Looking Past the Media Hype

When you hear the term “ghost gun,” it sounds scary, but don’t be afraid; it’s not that horrible. The term “ghost gun” was created to cause fear and push a certain agenda by the mainstream media and anti-gun crowd.

What is a Ghost Gun?

A ghost gun is nothing more than a firearm made by an individual without a serial number or any identifying marks. Usually, ghost guns are made by individuals in their homes using a 3D printer or by purchasing an unfinished receiver. Certain ghost guns are also undetectable by metal scanning devices, although this is an illegal practice, as they must legally incorporate a metal component to be detectable by metal detectors.

The major concern some have with ghost guns is that anyone can make one without having to undergo a background check. Further, if they are used in a crime, they cannot be traced.

Manufacturing a Ghost Gun

The Bureau of Alcohol, Tobacco, Firearms and Explosives (“ATF”), which monitors weapons in the United States, does not consider ghost guns to be illegal as long as the firearm would not be classified as an NFA item, which requires a tax stamp. Even NFA items may be manufactured by individuals, but they must first get a tax stamp prior to beginning the manufacturing process, including purchasing any of the parts.

Although you can manufacture and possess a ghost gun in Illinois, you must be careful if you are planning on transferring a ghost gun and be sure you follow the law under 430 ILCS 65/3(b), which states that if the gun does not possess a serial number, you must give a description or other information identifying the firearm.

Attempts to Ban Ghost Guns

Additionally, you must closely monitor your individual state laws. Currently in Illinois, ghost guns have not been found to violate the law. However, there has been an attempt by the state legislature to declare some ghost guns illegal.

The bill HB 0892, which is still sitting unsigned and has not yet been voted on, states as follows:

“Amends the Criminal Code of 2012. Provides that a person commits the offense of unlawful use of weapons when he knowingly sells, manufactures, purchases, possesses, or carries a firearm with: (1) a major component of which, if subjected to inspection by common metal detection devices, would not be detectable; or (2) a major component of which, if subjected to inspection by common imaging detection devices, would not generate an image that accurately depicts the shape of the component. Provides that this offense is a Class 2 felony. Creates exemptions. Effective immediately.”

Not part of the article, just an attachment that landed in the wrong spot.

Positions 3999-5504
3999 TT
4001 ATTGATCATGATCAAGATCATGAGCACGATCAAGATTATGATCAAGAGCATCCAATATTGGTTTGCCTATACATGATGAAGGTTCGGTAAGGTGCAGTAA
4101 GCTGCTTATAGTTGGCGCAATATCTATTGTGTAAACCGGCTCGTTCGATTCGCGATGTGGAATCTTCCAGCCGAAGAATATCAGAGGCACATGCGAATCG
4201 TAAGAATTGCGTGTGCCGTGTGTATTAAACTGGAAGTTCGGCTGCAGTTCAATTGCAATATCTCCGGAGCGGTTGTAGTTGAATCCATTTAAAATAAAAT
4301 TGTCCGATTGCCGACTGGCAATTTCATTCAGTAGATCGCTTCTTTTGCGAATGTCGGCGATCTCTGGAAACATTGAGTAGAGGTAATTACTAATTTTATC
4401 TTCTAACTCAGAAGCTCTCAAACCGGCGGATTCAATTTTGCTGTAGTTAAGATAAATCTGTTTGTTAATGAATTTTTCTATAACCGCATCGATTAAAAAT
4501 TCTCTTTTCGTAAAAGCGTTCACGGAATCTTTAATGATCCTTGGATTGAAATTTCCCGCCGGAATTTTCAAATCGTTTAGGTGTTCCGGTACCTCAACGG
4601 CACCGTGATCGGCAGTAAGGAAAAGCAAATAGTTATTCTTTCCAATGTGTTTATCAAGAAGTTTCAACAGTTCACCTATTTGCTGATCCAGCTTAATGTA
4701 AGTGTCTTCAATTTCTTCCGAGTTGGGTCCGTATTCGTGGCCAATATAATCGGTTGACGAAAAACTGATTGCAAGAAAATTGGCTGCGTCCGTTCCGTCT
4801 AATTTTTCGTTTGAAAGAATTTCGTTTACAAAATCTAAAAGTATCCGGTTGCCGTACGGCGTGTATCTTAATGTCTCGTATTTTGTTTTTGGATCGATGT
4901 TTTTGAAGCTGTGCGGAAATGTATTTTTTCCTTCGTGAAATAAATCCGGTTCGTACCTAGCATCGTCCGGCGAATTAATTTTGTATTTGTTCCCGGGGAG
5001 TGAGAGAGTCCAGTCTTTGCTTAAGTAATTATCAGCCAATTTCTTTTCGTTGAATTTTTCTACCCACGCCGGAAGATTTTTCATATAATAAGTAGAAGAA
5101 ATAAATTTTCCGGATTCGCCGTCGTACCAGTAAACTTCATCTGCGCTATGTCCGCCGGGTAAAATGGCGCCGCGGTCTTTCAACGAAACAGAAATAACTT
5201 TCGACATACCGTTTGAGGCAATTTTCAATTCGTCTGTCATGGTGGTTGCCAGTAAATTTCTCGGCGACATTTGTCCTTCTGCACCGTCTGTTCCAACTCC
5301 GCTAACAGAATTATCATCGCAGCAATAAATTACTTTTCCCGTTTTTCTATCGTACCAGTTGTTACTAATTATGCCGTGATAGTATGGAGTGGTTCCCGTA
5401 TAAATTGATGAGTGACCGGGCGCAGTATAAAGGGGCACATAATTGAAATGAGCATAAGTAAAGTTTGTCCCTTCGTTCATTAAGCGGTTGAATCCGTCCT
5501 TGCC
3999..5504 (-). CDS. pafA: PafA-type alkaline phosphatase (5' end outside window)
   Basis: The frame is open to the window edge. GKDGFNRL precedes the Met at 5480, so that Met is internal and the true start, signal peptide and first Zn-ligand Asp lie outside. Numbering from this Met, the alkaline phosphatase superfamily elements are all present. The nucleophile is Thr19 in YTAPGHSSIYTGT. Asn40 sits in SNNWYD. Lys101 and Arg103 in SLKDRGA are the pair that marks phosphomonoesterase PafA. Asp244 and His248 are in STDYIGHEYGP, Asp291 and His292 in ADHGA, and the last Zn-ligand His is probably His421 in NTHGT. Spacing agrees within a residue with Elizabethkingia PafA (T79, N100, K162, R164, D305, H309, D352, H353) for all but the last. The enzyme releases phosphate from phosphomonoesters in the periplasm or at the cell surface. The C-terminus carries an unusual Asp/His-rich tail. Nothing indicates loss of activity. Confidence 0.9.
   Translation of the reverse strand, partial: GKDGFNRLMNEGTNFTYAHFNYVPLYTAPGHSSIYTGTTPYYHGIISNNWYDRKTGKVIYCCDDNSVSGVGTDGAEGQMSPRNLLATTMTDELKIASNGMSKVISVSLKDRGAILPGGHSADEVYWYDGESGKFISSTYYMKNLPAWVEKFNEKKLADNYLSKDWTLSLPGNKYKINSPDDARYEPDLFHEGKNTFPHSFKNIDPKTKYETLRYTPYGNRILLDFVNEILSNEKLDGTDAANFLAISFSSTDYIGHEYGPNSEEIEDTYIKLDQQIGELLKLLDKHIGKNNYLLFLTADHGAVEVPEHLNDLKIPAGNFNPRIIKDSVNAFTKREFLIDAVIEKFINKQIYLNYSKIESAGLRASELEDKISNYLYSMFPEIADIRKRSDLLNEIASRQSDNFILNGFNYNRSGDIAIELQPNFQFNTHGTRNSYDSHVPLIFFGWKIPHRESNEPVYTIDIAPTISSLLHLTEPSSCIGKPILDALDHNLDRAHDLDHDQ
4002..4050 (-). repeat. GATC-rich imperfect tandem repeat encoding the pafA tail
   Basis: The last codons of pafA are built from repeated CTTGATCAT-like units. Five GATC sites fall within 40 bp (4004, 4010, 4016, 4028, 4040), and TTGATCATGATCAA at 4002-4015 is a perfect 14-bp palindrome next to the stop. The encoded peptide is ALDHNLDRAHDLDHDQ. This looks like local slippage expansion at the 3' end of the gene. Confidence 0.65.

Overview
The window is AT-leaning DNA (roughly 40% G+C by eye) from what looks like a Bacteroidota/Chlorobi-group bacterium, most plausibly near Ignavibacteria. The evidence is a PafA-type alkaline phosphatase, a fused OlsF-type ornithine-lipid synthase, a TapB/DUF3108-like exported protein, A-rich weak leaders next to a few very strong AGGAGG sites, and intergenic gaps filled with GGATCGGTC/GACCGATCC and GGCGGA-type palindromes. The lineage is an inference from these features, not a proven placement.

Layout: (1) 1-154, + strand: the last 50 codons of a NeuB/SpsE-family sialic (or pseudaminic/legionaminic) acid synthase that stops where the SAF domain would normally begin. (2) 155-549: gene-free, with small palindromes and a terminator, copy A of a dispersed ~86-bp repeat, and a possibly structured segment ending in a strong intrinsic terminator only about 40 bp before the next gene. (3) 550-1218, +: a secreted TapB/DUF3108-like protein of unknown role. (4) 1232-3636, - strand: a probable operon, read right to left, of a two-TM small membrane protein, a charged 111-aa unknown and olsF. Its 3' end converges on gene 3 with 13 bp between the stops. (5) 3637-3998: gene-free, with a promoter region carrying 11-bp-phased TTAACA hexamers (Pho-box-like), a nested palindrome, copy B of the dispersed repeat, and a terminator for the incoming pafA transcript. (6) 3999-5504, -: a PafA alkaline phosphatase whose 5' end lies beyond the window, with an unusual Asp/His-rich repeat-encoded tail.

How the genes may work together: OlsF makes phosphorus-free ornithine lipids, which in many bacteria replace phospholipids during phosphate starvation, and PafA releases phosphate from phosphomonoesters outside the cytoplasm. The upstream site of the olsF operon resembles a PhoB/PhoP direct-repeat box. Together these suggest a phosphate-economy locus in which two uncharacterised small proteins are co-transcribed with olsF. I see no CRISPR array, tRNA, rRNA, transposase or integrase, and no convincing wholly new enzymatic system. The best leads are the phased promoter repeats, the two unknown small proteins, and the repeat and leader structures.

Americans have always had the right to build their own firearms. Nothing in the proposed law would stop Illinoisans from manufacturing a firearm without a serial number, but all the major components would have to accurately appear when scanned by imaging devices and metal detectors.

This attempt by Illinois to outlaw undetectable ghost guns appears to be focused on 3D-printed guns and gun parts, and is more restrictive than federal law. Under federal law, to comply with the Undetectable Firearms Act, 18 U.S.C. § 922(p), a 3D-printed gun must have a metal plate inserted into the body so it can be detected by a metal detector, otherwise it would be illegal.

Please keep yourself educated on any changes in these attempts by the government to regulate these otherwise totally legal guns. If you are concerned that what you possess or are building is illegal, call U.S. LawShield and ask to speak to your Independent Program Attorney.

The preceding should not be construed as legal advice nor the creation of an attorney-client relationship. This is not an endorsement or solicitation for any service. Your situation may be different, so please contact your attorney regarding your specific circumstances. Because the laws, judges, juries, and prosecutors vary from location to location, similar or even identical facts and circumstances to those described in this presentation may result in significantly different legal outcomes. This presentation is by no means a guarantee or promise of any particular legal outcome, positive, negative, or otherwise.